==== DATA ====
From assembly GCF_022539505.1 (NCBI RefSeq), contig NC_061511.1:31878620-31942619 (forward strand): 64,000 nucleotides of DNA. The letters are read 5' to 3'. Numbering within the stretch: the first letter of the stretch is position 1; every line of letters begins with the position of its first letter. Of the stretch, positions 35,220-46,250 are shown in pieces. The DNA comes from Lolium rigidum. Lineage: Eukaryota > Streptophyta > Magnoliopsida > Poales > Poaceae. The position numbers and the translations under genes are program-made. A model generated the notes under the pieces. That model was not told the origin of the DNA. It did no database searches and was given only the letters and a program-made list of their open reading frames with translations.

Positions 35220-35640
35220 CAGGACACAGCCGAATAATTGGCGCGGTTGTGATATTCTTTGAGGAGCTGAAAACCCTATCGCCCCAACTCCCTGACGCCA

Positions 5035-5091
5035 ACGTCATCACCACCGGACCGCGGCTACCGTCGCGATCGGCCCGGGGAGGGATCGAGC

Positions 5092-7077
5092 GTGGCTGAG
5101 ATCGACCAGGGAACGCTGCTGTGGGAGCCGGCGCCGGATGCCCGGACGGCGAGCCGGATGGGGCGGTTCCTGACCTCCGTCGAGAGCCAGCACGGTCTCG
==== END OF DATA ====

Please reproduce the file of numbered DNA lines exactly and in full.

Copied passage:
From assembly GCF_022539505.1 (NCBI RefSeq), contig NC_061511.1:31878620-31942619 (forward strand): 64,000 nucleotides of DNA. The letters are read 5' to 3'. Numbering within the stretch: the first letter of the stretch is position 1; every line of letters begins with the position of its first letter. Of the stretch, positions 35,220-46,250 are shown in pieces. The DNA comes from Lolium rigidum. Lineage: Eukaryota > Streptophyta > Magnoliopsida > Poales > Poaceae. The position numbers and the translations under genes are program-made. A model generated the notes under the pieces. That model was not told the origin of the DNA. It did no database searches and was given only the letters and a program-made list of their open reading frames with translations.

Positions 35220-35640
35220 CAGGACACAGCCGAATAATTGGCGCGGTTGTGATATTCTTTGAGGAGCTGAAAACCCTATCGCCCCAACTCCCTGACGCCA

Positions 5035-5091
5035 ACGTCATCACCACCGGACCGCGGCTACCGTCGCGATCGGCCCGGGGAGGGATCGAGC

Positions 5092-7077
5092 GTGGCTGAG
5101 ATCGACCAGGGAACGCTGCTGTGGGAGCCGGCGCCGGATGCCCGGACGGCGAGCCGGATGGGGCGGTTCCTGACCTCCGTCGAGAGCCAGCACGGTCTCG